PETE; “’Maybe’ also marked your debut release (and the start of a string of US R&B hit singles) for the New York independent Roulette Records, for whom you also went on to record your first two albums - 1970’s ‘Maybe’ and 1972’s ‘So Much Love’. So how do you now look aback on your time with Roulette in the early-Seventies?
VALERIE: “Oh, working with the record-label was fine. Though at that time - being as we were with Richard - we weren’t really involved as far as business or things like that were concerned. Our concentration was strictly to make sure that our VOCALS were up to speed. And in that department, Richard was a very hard task-master! Because in the studio in those days you didn’t HAVE things like pitch control! You know, back then it wasn’t a case of ‘OK, we’ll sing this chorus and we’ll just push the computer-button so it’ll duplicate it four or five times for us!’! In those days, if the background needed to be layered, you had to go in there and sing LIVE each time! You know, you’d record it once, and then you’d go back and you’d sing that same thing over AGAIN - three or four times - in order to make the harmony sound nice and full! Everything was done MANUALLY - and, instead of the computerised things they have now, you had these reels of recording tape! So everything you heard - from the music through to the vocals - had always been done LIVE!”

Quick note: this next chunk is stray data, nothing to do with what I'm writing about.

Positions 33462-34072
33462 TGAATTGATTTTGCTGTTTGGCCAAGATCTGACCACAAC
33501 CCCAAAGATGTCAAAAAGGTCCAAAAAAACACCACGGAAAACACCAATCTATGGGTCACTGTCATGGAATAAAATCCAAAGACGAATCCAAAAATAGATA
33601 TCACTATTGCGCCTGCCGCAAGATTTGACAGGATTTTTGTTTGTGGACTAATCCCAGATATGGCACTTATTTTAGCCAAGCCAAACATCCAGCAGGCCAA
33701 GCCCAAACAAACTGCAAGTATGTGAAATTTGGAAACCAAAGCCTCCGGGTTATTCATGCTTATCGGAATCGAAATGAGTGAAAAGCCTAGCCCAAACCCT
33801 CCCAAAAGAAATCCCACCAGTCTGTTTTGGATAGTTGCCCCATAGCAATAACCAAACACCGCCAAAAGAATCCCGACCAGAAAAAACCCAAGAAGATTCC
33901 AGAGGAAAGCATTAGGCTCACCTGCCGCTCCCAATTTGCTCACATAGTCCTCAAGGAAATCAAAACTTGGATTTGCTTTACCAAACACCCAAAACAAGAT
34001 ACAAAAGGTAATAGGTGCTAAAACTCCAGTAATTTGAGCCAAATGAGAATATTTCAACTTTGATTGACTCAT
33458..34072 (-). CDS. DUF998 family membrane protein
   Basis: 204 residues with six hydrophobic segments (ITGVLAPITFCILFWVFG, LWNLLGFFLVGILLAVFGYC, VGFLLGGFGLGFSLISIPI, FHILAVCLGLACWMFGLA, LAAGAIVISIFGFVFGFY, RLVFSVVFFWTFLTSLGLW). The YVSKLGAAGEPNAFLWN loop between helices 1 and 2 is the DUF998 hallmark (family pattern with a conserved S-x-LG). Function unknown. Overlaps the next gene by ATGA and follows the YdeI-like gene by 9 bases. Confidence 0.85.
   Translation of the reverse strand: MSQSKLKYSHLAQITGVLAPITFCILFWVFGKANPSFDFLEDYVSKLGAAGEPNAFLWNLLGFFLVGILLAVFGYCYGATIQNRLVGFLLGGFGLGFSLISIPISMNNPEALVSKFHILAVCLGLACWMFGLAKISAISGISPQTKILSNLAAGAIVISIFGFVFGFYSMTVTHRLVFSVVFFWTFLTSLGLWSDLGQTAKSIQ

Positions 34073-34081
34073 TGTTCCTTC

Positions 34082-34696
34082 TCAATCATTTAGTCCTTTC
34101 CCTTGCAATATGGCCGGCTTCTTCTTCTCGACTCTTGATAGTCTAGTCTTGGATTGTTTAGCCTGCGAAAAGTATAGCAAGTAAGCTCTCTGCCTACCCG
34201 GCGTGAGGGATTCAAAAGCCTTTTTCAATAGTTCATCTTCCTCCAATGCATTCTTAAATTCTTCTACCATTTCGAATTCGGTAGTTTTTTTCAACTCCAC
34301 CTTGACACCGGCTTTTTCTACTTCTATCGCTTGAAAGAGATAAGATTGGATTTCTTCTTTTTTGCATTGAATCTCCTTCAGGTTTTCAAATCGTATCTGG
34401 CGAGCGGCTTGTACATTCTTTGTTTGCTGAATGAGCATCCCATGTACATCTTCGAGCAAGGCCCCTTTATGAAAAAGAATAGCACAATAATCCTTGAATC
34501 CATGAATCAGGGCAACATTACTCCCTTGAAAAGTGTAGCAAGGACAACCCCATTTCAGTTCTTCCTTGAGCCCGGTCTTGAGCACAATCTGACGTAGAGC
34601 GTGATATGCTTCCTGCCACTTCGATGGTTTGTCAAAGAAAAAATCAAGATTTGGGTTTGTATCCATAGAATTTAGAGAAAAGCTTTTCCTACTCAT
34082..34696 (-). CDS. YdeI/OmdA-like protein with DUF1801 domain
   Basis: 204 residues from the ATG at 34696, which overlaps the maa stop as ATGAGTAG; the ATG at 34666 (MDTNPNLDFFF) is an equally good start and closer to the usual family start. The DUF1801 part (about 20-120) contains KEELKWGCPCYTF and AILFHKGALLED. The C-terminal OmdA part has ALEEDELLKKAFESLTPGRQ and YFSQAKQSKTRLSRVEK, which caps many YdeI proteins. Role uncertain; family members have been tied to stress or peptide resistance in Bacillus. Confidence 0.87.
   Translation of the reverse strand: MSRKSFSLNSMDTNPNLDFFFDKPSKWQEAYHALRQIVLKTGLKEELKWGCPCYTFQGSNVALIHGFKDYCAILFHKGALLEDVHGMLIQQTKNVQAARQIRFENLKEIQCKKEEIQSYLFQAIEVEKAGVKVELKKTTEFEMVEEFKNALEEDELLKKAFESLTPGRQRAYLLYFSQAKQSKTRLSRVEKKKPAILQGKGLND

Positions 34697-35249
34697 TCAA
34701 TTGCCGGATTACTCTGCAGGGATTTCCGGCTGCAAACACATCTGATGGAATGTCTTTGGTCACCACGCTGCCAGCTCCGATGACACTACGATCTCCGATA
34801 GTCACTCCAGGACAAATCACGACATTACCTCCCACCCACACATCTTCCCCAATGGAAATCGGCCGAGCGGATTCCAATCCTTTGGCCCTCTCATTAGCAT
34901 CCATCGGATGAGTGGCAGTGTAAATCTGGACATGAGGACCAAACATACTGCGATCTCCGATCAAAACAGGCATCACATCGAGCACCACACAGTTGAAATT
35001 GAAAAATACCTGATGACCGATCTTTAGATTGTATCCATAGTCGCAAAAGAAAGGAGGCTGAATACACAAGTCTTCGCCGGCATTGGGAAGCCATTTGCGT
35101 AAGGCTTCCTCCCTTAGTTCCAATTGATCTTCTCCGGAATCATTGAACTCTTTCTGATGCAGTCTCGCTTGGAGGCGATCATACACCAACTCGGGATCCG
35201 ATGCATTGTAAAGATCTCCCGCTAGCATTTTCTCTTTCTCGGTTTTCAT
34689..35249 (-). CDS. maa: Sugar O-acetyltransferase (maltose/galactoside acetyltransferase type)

PETE: Your true “glory years” of international success obviously began when you signed to Kenny Gamble & Leon Huff’s then-red-hot Philadelphia International label in 1973…
VALERIE: “It was Richard Barrett’s decision that we should sign to Philadelphia International. We’d actually worked with Kenny Gamble & Leon Huff before, when (in 1969) we recorded the single ‘What I See’ for their Neptune label - which, after Kenny and Leon’s regrouping, they later renamed Philadelphia International. And obviously it was always great working with Gamble & Huff, simply because they’re great songwriters of fantastic music. Plus there were always so many exciting things happening when we were recording with them! Like when we were in the studio working on our first Philadelphia International album (1973’s ‘The Three Degrees’), they were also there at the same time recording the music for the ‘Soul Train’ theme. And so Kenny just walked in; asked us to listen to the track they were doing (under the name MFSB) and see if we wanted to put some vocals on it… So we did - and that track (‘TSOP (The Sound Of Philadelphia)’) actually took off to where it became a US Number One record! Which for us was just PHENOMENAL!”